It all started during a long consultation with a map.
I was staring at the French Riviera, where we were thinking of spending a week. At some point my eye drifted upward until I hit a patch of blue, the Baltic Sea, and the filigreed curtain of Danish islands that separates it from the Atlantic. The looming fingers of the Scandinavian countries extended down from above, and the sea came to a timorous stop at the western tip of Russia. At its bottom lip were Latvia and Estonia. Looking at the map I couldn’t help but think of them as two tiny pebbles only recently revealed by the receding Soviet tide. They have been independent since 1991, and joined the European Union in 2003. But at the moment, my thoughts were less geopolitical than preoccupied with the hedonistic question, What’s the beach like up there? Mustn’t there be a Baltic Riviera?Surely it must be pristine, untouched, an unknown kingdom neglected by history (or the tourism industry).
Which is how I found myself, a few months later, with my wife and our six-month-old daughter (a.k.a. “the Nugget”), setting off from Riga International Airport for Juurmala, Latvia, the best-known beach resort on the Baltic. I’d had this perverse idea that we’d be entering some sort of Soviet time machine, but when I saw the profusion of Mercedes, BMW, and Audi sedans surrounding us on the broad highway, I knew I’d been wrong. What I discovered were two Baltic countries, different in language and culture, that are both still struggling to define themselves against their enormous neighbor to the east.
Jurmala is made up of a series of beaches stretched out over a small peninsula, bordered by the Lielupe River on one side and the Baltic on the other. The main promenade, Jomas Iela, sits next to Majori, the most popular beach, and is surrounded by thick trees, beneath which is an interesting amalgam of 19th-century wooden villas built for vacationing Russians—some are very beautiful, with towers, spires, and elaborate porches—alongside new structures with minimalist Scandinavian architecture. All the buildings—a jumble of old-school and new—were built in scale to the surrounding forest, except for two. One is the Jurmala Spa Hotel, where we were staying, 11 stories of purple-tinted glass rising up out of the woods. Inside, the lobby hummed with a techno beat, and on the walls were black-and-white “art photographs” that celebrated the nude female body. I held my daughter tight and wondered what I had gotten us into.
A glass elevator lifted us up over the forest and took my mood with it. I was pleased when we opened the door to our small but opulent room on the 11th floor and saw that, in addition to the sea, the beach, the forest, and the river, our view encompassed the white wedding cake of the Baltic Beach Hotel, the other enormous building on the beach that had been my first choice (and fully booked).
The Nugget had a boo-boo, and so we set off on the promenade to find a Band-Aid. There I discovered that Jurmala, long favored among Russians, is not yet a place where English is widely spoken. But pantomiming “Band-Aid?” with a baby in your arms is not difficult. This errand taken care of, we walked to the beach for our Baltic baptism. Majori was impressively huge—a stretch of soft white sand that runs in either direction as far as you can see. And it was absolutely packed. But there was something odd about it—the dividing line between beach and water was not clear. Instead, people were sitting and lounging in the water 30 feet out from where it lapped the shore.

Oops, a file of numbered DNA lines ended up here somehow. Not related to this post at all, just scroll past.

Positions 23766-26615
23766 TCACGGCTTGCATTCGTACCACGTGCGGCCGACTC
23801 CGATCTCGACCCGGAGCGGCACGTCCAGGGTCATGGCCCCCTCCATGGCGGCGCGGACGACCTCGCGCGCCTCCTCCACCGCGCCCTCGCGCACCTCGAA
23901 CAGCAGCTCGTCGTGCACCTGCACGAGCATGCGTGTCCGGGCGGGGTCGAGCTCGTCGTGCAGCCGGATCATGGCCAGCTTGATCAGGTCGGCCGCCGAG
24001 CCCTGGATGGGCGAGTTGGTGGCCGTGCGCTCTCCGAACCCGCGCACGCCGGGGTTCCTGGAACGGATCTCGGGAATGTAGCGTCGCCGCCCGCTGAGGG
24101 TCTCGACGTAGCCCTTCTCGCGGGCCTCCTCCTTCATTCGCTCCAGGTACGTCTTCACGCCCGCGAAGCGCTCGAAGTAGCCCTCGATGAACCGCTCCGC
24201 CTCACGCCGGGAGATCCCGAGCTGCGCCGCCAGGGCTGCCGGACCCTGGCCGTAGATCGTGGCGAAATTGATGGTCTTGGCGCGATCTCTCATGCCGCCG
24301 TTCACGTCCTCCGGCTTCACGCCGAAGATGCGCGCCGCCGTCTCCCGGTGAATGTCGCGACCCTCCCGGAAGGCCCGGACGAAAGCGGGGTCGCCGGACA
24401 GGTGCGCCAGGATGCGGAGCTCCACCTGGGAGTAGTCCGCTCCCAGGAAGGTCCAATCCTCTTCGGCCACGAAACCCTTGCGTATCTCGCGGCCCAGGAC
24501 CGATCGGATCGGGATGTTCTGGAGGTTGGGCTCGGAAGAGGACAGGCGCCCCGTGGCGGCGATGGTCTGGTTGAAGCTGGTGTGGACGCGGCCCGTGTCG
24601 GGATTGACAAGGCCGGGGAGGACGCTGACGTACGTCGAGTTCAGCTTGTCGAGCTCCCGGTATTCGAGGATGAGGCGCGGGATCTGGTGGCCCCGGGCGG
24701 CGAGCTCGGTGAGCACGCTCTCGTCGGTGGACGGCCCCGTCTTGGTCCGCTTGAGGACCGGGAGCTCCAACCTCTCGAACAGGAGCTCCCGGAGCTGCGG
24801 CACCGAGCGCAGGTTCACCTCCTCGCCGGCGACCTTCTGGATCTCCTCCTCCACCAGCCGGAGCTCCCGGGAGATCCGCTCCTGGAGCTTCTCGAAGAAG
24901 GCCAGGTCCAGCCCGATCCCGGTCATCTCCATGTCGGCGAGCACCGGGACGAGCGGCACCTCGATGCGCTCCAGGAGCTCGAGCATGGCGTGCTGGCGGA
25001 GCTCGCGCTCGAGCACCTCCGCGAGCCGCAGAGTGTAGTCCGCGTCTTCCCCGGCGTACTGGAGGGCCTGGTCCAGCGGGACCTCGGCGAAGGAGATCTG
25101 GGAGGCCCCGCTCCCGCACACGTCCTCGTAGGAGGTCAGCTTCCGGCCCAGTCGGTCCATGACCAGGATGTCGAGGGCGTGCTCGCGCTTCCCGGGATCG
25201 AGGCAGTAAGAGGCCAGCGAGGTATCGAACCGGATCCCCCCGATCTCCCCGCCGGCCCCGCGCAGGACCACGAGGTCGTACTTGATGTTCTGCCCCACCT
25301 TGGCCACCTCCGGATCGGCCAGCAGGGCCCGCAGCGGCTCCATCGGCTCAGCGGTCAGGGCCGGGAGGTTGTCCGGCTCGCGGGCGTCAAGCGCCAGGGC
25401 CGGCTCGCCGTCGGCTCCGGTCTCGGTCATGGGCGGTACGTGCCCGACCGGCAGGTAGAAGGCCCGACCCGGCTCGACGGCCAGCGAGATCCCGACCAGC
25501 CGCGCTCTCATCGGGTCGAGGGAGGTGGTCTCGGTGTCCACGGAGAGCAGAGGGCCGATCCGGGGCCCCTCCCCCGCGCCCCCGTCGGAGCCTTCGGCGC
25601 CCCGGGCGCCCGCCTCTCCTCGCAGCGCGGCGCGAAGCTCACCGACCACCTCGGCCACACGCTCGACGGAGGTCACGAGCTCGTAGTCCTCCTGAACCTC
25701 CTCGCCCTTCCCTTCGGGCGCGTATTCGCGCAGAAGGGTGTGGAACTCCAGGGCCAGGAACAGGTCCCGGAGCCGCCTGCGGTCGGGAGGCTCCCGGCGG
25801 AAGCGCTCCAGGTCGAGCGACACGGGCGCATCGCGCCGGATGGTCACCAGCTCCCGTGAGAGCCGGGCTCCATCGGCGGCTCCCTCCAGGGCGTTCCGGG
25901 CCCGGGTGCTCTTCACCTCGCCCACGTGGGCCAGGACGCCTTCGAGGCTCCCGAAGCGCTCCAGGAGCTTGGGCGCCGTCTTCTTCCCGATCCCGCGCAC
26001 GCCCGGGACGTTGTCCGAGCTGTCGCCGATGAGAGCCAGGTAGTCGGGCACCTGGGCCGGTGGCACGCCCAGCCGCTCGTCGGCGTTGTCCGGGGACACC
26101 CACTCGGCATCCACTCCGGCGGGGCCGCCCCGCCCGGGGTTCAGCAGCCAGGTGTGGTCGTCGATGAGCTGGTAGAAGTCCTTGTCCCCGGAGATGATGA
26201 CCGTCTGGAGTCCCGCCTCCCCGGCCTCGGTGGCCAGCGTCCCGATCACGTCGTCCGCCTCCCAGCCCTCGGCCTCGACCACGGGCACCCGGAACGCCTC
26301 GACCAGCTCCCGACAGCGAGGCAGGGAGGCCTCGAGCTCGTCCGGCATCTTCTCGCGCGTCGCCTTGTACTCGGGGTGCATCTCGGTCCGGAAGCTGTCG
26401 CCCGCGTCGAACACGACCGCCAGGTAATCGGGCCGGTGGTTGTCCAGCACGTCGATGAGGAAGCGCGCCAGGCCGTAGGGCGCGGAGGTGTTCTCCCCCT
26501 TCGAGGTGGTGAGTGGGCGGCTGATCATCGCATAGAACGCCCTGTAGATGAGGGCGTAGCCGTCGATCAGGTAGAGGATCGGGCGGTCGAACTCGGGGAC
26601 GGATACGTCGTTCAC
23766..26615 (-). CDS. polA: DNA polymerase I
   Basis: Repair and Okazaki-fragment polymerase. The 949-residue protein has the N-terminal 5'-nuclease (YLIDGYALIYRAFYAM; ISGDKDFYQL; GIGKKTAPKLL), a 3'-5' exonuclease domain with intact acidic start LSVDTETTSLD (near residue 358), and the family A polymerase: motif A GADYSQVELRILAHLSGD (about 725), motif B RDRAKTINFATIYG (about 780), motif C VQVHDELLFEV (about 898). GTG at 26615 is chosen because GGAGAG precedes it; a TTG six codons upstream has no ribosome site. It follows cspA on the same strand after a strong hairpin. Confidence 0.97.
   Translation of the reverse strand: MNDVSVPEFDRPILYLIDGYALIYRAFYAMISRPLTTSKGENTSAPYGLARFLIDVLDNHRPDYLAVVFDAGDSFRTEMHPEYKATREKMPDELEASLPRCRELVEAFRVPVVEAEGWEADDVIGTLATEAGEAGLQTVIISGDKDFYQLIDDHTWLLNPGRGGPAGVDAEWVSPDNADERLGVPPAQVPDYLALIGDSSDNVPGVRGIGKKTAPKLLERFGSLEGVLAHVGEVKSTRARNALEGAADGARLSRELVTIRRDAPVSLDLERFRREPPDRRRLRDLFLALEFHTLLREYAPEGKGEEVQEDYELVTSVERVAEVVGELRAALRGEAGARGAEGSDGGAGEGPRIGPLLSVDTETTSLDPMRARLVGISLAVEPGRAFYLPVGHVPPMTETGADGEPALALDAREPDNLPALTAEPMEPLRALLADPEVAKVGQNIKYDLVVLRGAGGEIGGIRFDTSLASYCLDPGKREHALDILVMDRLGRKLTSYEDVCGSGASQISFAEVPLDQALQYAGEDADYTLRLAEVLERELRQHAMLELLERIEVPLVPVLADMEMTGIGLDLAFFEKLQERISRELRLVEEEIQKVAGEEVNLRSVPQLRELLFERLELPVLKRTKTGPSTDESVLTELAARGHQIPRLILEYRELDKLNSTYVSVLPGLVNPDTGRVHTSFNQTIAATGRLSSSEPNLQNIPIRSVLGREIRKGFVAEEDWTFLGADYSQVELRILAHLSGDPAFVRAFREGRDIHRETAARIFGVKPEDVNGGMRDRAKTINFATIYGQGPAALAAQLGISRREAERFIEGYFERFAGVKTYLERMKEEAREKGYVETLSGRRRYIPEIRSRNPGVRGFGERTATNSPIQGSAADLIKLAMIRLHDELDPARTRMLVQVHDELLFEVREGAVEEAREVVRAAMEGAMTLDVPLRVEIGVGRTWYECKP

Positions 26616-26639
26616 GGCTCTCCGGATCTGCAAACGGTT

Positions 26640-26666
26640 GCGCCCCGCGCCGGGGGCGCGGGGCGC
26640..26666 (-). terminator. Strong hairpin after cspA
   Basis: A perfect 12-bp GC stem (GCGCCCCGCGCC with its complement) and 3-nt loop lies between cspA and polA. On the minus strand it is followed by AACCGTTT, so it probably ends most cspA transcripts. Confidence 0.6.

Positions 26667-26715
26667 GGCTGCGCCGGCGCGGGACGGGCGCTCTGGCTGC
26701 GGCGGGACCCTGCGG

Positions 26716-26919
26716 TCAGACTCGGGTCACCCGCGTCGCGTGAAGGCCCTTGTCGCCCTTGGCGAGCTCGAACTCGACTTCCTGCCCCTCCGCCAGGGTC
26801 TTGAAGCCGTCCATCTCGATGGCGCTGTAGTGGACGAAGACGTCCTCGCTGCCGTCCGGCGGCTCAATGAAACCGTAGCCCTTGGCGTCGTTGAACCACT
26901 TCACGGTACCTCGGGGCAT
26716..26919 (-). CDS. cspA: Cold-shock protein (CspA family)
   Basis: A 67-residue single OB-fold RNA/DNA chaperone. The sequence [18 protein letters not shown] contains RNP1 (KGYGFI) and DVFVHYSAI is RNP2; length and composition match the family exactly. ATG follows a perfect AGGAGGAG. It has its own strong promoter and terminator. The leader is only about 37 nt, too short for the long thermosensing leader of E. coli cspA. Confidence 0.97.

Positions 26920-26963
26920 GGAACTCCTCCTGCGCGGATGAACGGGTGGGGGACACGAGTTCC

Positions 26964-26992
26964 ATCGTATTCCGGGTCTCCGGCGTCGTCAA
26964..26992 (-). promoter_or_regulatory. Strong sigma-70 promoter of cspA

We waded in, trailing the Nugget’s toes in the surprisingly warm water. I had expected that, even in August, it would be freezing. But the Baltic is shallow, so the sun warms it, and there are hardly any waves. We walked 50 yards out to sea. A group of teenagers up ahead of us were screaming when the water swelled to their waists.
That night, we sat among the beach crowds and families from Riga who come for dinner on weekends at one of the many outdoor restaurants that line Jomas Iela. Amid the elaborate restaurants and gingerbread architecture, you can also buy ice cream and cotton candy, sit in a rowdy beer garden, or take a small-scale amusement park ride. A good portion of the citizenry dresses up for the night, in a mix of backless halter tops and elegant evening wear, and this promenading enhances the faintly czarist atmosphere.
Later we returned to our room and saw the Baltic Beach Hotel lit up like a cruise ship surrounded by darkness. It was graced with a huge neon sign with some malfunctioning letters. And so we drifted pleasantly off to sleep that first night with the words baltic beach ho looming over the town, the forest, and the sea.
After two nights in Jurmala we headed west for the port town of Ventspils to begin our trip to Muhu, a small Estonian island to the north. Beneath the huge, bright blue sky were marvelous fields dotted with round bales of hay, sloping gently toward the horizon. We passed thick stands of white birches, clustered together in shadow, and dense forest with an incongruously sandy floor that suggested the nearness of the sea. Now and then we’d see a picturesque house with a very steep roof sitting alone by the side of the road. The landscape began to take on the flavor of one of those quaint—but also dark and foreboding—tales of the Brothers Grimm.